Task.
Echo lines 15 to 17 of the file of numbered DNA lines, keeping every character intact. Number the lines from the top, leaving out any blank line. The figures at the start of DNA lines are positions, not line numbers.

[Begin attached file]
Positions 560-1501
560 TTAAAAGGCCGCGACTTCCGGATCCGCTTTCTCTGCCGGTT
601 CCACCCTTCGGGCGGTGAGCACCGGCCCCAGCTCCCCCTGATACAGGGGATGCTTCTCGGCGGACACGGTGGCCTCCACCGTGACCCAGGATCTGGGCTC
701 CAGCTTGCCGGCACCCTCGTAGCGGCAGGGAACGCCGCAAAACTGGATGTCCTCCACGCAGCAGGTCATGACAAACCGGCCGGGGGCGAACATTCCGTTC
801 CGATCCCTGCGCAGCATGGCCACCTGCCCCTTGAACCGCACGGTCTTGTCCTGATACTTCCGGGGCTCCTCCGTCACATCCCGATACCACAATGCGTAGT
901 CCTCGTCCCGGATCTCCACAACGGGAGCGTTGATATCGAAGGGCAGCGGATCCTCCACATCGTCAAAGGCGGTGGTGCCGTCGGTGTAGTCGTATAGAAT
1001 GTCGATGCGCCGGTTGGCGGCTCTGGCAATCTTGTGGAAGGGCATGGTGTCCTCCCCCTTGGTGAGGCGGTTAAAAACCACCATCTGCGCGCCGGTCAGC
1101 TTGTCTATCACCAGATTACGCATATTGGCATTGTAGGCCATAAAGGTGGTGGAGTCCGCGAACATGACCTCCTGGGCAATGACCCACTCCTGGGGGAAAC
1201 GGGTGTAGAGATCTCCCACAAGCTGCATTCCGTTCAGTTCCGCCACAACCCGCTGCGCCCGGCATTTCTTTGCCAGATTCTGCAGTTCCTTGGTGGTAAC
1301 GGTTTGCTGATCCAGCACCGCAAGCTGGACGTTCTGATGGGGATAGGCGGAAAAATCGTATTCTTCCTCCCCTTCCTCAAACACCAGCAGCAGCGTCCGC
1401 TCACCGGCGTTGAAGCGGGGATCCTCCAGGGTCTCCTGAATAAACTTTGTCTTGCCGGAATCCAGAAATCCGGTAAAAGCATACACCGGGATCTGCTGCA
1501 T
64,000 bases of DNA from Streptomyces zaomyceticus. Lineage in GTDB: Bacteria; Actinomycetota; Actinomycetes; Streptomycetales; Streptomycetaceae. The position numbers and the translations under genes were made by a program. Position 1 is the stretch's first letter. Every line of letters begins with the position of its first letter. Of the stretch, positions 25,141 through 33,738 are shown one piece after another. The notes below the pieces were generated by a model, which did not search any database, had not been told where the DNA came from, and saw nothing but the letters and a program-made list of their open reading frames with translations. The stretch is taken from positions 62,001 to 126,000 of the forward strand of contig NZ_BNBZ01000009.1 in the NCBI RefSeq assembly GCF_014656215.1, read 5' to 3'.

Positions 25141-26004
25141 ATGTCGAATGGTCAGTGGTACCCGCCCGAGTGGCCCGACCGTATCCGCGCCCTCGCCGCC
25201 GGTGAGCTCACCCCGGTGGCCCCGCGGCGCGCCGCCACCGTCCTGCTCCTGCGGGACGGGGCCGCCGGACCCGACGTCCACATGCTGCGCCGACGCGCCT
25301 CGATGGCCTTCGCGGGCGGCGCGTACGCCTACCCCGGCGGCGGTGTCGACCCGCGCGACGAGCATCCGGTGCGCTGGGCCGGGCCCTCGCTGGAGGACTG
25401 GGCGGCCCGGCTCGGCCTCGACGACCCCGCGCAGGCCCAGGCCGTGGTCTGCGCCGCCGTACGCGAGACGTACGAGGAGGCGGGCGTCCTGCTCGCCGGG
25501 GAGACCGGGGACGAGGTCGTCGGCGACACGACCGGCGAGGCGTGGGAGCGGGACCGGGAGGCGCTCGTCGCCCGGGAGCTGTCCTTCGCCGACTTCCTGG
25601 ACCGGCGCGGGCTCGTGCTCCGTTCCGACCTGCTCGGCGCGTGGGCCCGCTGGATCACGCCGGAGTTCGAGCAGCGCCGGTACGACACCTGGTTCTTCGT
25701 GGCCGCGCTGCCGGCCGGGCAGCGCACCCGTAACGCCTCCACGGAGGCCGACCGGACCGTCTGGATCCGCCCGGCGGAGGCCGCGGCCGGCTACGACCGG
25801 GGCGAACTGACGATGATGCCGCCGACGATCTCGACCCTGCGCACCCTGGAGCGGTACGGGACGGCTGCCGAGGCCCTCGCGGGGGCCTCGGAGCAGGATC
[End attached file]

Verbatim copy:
25141 ATGTCGAATGGTCAGTGGTACCCGCCCGAGTGGCCCGACCGTATCCGCGCCCTCGCCGCC
25201 GGTGAGCTCACCCCGGTGGCCCCGCGGCGCGCCGCCACCGTCCTGCTCCTGCGGGACGGGGCCGCCGGACCCGACGTCCACATGCTGCGCCGACGCGCCT
25301 CGATGGCCTTCGCGGGCGGCGCGTACGCCTACCCCGGCGGCGGTGTCGACCCGCGCGACGAGCATCCGGTGCGCTGGGCCGGGCCCTCGCTGGAGGACTG